No one knew exactly what to expect as they neared the frontline. Some people had reported passing through in a day, others having to cower from fighting for several days amid a queue of cars stretching for miles.
“We drove up to Vasylivka at 3pm. There was a queue there and we were 73rd. Groups of 10 cars were formed, and you had to write down everyone’s name, gender and year of birth.”
It was a warm day and three generations of people – and a cat – ate lunch and sought shelter from the sun with the sound of fighting in the distance, not knowing how long they would be.
A Russian guard let one of the children play with his assault rifle and Oleksiy asked if there was a chance to pass through the Russian lines, stressing that his mother-in-law couldn’t stand the heat well.
“I think they somehow remembered us. After 5pm, the inspection began, 10 cars were allowed through at a time, after they inspected belongings and documents.”
Miracle of crossing no man’s land
They moved forward accompanied by a Russian armoured personnel carrier and came to one last checkpoint. The Russians were looking for evidence of tattoos on people that would suggest serving with the Ukrainian forces and they ordered the ex-veteran out of the van.
“He crawled out of the bunch of bags. They checked whether he had any tattoos on his body and once again all the passports were checked.”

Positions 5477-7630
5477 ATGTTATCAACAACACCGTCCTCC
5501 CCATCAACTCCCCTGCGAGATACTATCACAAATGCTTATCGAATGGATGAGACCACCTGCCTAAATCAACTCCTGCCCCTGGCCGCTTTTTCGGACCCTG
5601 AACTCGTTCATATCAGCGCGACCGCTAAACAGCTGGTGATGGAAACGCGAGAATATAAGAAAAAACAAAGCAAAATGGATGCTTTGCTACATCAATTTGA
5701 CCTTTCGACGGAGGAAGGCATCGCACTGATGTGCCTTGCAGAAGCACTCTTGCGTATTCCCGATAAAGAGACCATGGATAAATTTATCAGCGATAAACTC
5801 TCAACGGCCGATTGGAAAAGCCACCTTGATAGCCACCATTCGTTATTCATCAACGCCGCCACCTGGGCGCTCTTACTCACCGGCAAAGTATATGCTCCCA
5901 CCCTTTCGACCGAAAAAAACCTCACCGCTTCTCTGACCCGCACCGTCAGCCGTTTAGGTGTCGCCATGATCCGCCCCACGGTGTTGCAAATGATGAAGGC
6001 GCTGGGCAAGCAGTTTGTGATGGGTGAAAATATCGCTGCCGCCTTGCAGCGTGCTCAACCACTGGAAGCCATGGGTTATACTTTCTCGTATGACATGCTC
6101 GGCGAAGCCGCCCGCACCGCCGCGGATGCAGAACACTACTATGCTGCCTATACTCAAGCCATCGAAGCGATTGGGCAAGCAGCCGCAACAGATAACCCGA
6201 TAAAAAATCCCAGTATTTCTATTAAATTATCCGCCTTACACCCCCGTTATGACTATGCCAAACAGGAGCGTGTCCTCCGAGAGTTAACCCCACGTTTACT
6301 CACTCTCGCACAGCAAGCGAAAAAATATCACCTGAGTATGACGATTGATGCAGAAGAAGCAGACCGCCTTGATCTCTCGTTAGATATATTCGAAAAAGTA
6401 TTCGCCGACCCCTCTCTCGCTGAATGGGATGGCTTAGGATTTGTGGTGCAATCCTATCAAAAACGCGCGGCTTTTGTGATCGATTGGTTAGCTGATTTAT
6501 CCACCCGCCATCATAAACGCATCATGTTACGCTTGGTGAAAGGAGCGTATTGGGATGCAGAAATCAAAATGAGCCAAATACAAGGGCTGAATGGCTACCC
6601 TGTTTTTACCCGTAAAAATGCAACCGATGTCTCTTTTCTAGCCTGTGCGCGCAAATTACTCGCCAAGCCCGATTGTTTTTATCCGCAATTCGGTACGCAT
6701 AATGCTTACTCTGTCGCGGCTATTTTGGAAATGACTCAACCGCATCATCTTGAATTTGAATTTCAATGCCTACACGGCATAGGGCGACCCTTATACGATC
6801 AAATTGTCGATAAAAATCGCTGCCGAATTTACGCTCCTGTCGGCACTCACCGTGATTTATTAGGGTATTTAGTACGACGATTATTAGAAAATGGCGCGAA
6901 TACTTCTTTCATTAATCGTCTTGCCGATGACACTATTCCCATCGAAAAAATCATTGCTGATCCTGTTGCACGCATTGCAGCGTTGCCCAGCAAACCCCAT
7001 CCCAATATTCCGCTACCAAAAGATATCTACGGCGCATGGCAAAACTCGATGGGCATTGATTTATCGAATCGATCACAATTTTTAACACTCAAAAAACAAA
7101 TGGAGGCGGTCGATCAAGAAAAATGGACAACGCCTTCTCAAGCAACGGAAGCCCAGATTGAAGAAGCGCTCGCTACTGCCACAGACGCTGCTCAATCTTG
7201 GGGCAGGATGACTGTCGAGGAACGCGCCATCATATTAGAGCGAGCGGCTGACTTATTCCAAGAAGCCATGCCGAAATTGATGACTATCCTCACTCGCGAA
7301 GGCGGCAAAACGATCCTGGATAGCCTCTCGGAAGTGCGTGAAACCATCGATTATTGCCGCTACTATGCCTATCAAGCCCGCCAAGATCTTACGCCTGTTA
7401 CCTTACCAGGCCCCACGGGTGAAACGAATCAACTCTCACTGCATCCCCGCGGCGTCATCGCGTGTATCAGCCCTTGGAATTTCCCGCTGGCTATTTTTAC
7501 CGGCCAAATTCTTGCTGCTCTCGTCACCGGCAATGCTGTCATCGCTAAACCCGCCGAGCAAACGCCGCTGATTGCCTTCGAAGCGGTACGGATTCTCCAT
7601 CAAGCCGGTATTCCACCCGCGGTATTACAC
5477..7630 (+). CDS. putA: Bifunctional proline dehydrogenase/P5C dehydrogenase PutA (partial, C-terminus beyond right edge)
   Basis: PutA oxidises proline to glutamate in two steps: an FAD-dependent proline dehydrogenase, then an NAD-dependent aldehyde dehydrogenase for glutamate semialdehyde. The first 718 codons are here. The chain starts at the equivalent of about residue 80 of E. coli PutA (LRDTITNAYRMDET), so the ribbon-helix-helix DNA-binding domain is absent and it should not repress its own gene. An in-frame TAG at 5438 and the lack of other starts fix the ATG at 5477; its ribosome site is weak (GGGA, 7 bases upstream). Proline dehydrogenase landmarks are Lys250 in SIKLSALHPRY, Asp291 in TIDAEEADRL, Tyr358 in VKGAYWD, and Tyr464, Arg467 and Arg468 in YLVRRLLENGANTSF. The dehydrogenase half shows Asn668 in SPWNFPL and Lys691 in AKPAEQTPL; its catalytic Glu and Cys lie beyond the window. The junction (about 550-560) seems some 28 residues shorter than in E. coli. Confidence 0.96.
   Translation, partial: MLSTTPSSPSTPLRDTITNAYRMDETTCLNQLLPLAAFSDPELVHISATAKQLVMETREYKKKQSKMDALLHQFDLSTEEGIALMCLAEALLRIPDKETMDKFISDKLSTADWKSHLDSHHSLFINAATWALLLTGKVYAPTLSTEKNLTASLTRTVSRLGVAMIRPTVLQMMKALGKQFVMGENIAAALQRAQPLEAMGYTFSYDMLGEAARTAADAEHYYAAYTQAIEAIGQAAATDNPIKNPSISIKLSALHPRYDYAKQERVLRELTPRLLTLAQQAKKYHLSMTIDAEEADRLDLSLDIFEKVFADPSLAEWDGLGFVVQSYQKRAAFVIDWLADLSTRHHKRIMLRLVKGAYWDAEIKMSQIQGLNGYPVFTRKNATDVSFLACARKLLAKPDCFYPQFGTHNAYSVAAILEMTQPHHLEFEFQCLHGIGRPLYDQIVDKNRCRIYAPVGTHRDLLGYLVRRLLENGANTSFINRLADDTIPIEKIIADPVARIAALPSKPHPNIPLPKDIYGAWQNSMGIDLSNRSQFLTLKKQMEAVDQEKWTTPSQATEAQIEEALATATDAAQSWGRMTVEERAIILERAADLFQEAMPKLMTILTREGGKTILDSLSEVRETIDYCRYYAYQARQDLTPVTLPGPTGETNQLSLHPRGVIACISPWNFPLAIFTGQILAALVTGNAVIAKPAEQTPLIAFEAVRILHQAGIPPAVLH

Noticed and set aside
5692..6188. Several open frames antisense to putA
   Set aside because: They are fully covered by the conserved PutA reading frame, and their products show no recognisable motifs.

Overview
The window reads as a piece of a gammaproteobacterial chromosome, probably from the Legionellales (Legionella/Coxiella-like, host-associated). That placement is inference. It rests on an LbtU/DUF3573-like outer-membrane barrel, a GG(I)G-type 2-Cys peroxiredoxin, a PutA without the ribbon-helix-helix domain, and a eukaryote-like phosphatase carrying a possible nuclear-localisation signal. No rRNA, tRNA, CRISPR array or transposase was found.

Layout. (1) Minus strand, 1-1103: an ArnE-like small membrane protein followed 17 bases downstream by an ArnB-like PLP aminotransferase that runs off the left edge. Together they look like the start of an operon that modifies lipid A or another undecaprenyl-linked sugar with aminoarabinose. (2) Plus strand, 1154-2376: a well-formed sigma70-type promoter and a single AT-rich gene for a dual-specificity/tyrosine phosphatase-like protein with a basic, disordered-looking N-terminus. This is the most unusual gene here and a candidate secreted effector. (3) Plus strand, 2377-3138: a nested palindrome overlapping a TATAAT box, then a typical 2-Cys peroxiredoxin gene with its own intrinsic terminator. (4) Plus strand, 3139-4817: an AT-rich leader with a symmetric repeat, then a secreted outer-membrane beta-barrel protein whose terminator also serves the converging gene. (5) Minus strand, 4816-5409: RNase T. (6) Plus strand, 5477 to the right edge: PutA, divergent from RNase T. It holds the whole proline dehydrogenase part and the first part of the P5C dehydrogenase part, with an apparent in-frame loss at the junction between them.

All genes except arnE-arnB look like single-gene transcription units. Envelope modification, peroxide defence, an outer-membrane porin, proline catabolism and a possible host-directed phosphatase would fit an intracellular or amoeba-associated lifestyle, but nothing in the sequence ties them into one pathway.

With no way of knowing that this man had been in the armed forces, the Russians let the group pass through.
“After that we were free and into no man’s land.”
Once into the neutral zone between the frontlines Oleksiy floored the accelerator. The bridge over the river separating the Russians and Ukrainians was broken so they took a detour along a dirt track.
Artillery started to fire overhead and heavy rain began to fall, turning the marshland they were crossing into a quagmire. A fire truck and two military tractors belonging to the Ukrainian forces ahead had to be called in to pull the caravan of vehicles across the swamp.
Eventually they made it across, a feat Oleksiy described as a miracle.
Once beyond the Ukrainian frontlines the police escorted them and other vehicles in convoy to Zaporizhzhia, a city of 750,000 people about 20 miles behind the fighting.
Upon arrival they registered at the local office, got some tea and coffee and were given a bed at a local nursery school, where over 100 mattresses were laid out on the floor.
Oleksiy and his family are now staying with relatives in Zaporizhzhia, while most of his passengers moved west to Lviv or Odesa.
He is also back volunteering, helping equipment get to Ukrainian troops and medical supplies to the Red Cross in Kherson.
Having grown up in Russia, Oleksiy might be the type of Ukrainian that Vladimir Putin expected to give his troops a warm welcome. His reaction to the invasion and his resistance shows just how wrong the Russian president was.
“I overcame my fear a long time ago. I have only rage left.”